Which is a great shame, as we have the finest press in the world. This week would have been a great time to show that.

  • Chrisso

    Excellent article!

  • Dave Postles

    ‘Which is a great shame, as we have the finest press in the world.’
    I don’t know what your comparators are.

  • Dave Postles

    What we have is a fine system of Select Committees, thanks to Tony Wright and others. We should pay tribute to the efforts of the members of these committees and their chairs, of all parties. Well done.

  • Democritus

    We have the worst press in the world.

Latest

  • News Burnham asks Government to release A&E figures

    Burnham asks Government to release A&E figures

    Andy Burnham, Shadow Health Secretary is asking Health Secretary, Jeremy Hunt, to release data that will allow the public to see how A&E departments cope over the Christmas and New Year period. This comes after news that from this Friday NHS England will stop publishing weekly performance figures for three weeks (although they can still be obtained from hospital trusts). The data usually published includes the number of patients attending A&E departments, the numbers waiting too long to be seen; […]

    Read more →
  • Comment Goodwill to all – in all the ways we can

    Goodwill to all – in all the ways we can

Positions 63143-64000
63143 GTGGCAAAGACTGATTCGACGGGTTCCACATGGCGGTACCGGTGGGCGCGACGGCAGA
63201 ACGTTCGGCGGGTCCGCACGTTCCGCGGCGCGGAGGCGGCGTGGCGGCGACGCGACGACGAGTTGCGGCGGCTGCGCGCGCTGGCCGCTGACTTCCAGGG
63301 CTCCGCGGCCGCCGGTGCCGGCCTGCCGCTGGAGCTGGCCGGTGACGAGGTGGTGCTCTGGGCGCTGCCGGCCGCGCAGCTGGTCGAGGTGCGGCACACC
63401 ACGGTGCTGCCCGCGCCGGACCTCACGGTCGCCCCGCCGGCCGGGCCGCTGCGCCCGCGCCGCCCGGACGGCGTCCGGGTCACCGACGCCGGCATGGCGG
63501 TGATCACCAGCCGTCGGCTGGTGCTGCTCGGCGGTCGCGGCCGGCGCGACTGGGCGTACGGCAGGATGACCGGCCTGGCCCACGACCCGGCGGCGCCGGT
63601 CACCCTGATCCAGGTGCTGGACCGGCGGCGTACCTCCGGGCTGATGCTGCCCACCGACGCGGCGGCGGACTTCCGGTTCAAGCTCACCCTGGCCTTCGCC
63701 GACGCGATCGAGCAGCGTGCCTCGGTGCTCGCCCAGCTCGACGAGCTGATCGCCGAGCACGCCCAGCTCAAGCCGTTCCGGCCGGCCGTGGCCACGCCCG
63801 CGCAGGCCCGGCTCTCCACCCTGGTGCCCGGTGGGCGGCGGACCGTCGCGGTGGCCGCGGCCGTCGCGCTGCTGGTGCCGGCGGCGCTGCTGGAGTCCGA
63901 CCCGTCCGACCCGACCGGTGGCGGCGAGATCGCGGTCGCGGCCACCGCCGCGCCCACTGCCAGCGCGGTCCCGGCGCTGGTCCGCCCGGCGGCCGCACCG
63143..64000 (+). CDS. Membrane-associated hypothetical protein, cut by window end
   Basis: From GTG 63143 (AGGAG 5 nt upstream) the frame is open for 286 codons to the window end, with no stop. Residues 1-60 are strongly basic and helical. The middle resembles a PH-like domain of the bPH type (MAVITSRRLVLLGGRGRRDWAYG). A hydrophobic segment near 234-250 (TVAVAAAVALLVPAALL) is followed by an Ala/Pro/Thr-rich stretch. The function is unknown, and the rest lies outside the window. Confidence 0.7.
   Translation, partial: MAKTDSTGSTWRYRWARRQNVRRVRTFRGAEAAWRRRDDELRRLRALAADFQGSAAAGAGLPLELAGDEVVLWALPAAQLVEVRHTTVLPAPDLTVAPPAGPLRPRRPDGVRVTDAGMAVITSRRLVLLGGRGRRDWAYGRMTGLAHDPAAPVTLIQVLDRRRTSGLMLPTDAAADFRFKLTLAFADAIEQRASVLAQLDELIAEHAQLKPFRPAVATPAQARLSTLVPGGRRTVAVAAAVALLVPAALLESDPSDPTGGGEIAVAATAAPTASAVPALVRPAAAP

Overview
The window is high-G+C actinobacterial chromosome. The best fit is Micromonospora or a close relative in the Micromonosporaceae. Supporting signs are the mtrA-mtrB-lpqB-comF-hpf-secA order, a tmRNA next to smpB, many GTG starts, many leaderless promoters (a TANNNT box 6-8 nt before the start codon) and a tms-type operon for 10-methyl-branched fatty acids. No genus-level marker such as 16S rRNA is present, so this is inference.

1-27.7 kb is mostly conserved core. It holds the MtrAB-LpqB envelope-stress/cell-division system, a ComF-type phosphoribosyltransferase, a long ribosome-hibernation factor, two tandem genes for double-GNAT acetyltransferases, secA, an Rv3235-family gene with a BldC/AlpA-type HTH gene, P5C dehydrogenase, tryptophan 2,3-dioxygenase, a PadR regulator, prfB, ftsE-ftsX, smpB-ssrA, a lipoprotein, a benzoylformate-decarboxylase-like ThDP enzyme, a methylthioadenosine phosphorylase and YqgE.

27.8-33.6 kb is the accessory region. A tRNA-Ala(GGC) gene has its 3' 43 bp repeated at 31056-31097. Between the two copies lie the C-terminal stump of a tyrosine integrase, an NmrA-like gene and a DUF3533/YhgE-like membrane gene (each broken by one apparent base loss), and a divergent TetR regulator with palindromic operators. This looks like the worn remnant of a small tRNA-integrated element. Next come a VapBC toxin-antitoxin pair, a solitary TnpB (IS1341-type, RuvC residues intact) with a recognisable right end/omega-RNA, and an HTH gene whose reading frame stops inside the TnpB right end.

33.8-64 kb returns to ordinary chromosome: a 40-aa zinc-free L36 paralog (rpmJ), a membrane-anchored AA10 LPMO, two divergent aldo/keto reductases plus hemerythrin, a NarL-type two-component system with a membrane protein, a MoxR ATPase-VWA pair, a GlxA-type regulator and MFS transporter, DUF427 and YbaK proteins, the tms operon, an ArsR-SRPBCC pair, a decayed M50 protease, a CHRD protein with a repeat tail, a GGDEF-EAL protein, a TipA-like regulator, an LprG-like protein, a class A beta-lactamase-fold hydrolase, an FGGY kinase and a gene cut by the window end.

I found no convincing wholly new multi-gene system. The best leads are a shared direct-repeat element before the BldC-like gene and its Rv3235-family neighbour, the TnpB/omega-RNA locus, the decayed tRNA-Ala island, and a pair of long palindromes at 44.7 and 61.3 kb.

Tis the season… I was really pleased to go to the launch of LabourList’s new pamphlet written by an inspiring group of candidates. Having read it, I feel the future is in good hands. I have hope – something I have been struggling with lately. I strongly recommend you all read it. At the launch event, one of the speakers – forgive me I can’t remember who – said something that seems so obvious and uncontroversial I was surprised at what […]

    Read more →
  • Featured The campaign victories of 2014

    The campaign victories of 2014

    As we start looking to the new year (or at least the bit before May), I thought it was time for a reminder of the campaign victories of 2014. It’s been a bleak year in a lot of ways: a housing crisis, more eye-watering cuts, the rise of UKIP and human rights atrocities abroad. But there have been significant wins too, none of which would have been possible without the hard work and determination of campaigners. Although Class is a […]

    Read more →
  • Comment Labour is the real party of the family

    Labour is the real party of the family

    It has been a pleasure to guest edit LabourList today on the hugely important issue of families. We’ve had fantastic contributions from a wide range of people. All of the pieces send a clear message: Labour is the real party of the family. We understand that many families are struggling under this government. We know they want to support and care for one another, and to build a better life, but they need a government that will back their efforts […]

    Read more →
  • Comment PMQs Verdict: Think of those who will have a distinctly un-Merry Christmas, thanks to Cameron

    PMQs Verdict: Think of those who will have a distinctly un-Merry Christmas, thanks to Cameron

    There’s a risk at Christmas time of going through the motions at work in the run up to Christmas. It’s dark and cold outside, and all you really want to be doing is sorting out the Christmas tree, finishing your shopping and eating mince pies. (Obviously that’s not the case at LabourList – and certainly not the reason why this PMQs verdict is arriving three hours after Cameron and Miliband sat down. Ahem…). There was an element of pre-Christmas about […]

    Read more →